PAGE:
Discipline: from where I sit
By Col. Charles Beck, 45th Mission Support Group commander
/ Published October 16, 2008
PATRICK AIR FORCE BASE, Fla. -- Military discipline is a term that has been used, overused, and many times misused in our Air Force. It is applied to being a minute late, forgetting a meeting, improper formatting of a triple-S, and even a bad attitude. It seems now that the phrase 'Lack of military discipline' has become the reason attributed to mistakes. We have abused the term; creating an environment in which the meaning of discipline is lost. Embracing last month's emphasis of "Back to Basics", we must refresh our understanding of discipline; distilling it to its raw fundamentals the Spartans, Sun Tzu, and Romans were so famous for.
Boiling down the myriad of definitions out there, discipline is essentially the control over our vices; whether our laziness, our temper, or our temptations. In the military context, it is the control over our fear. This fear is what causes soldiers to disobey orders and to break ranks. Ancient military leaders and tacticians realized the importance of discipline in their forces, prioritizing this characteristic at the top.
In 660 B.C., Spartan King Agesilaus was locked in a debate over the success of his forces. He finally quieted his critics by stating, "Victory in war does not depend entirely upon numbers or mere courage; only skill and discipline will ensure it." Even today, the Spartans are revered for their discipline. Legendary military general Sun Tzu, whose works are studied in today's military war colleges, postulated that the art of war is based upon five constant factors, with discipline being one of them. When forecasting the outcome of a battle, he would consider which side enforced discipline more strictly. Using discipline and six other points in his forecast, Sun Tzu is claimed to have never lost a battle.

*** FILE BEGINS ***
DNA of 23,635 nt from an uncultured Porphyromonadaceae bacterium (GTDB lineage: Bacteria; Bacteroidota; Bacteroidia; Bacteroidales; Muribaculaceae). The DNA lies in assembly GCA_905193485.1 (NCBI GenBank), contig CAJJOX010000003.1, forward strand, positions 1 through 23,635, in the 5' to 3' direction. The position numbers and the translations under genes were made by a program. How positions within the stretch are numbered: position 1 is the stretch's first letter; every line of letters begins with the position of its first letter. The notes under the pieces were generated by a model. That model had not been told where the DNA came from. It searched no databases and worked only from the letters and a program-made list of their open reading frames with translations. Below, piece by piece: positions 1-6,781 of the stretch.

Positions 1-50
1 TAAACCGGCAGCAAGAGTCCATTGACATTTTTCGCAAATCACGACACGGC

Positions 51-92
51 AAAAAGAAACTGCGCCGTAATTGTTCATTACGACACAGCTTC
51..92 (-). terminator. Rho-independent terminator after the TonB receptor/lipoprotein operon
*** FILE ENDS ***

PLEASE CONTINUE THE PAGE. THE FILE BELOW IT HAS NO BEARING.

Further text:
Discipline is fundamental to the success of our Air Force and our military. Without it, the American Revolutionary forces would never have stood firm at Bunker Hill on that fateful day in 1775 on the command of, "Don't shoot till you see the whites of their eyes!" The discipline displayed in this battle finally gave American forces credibility, showing the world we are a military to be respected. From this humble beginning, and through tough discipline, our Air Force has become the premier Air, Space, and Cyberspace force in the world.
With "Discipline" as our focus this month, let us understand the importance of discipline, but never lose sight of what discipline is: the ability to control our fear. We must also bring discipline back into our Air Force as a top priority. But we must never forget what Maj. Gen. John Schofield told the graduating Class of 1879 at West Point, "The discipline which makes the soldiers of a free country reliable in battle is not to be gained by harsh or tyrannical treatment. On the contrary, such treatment is far more likely to destroy than to make an army...."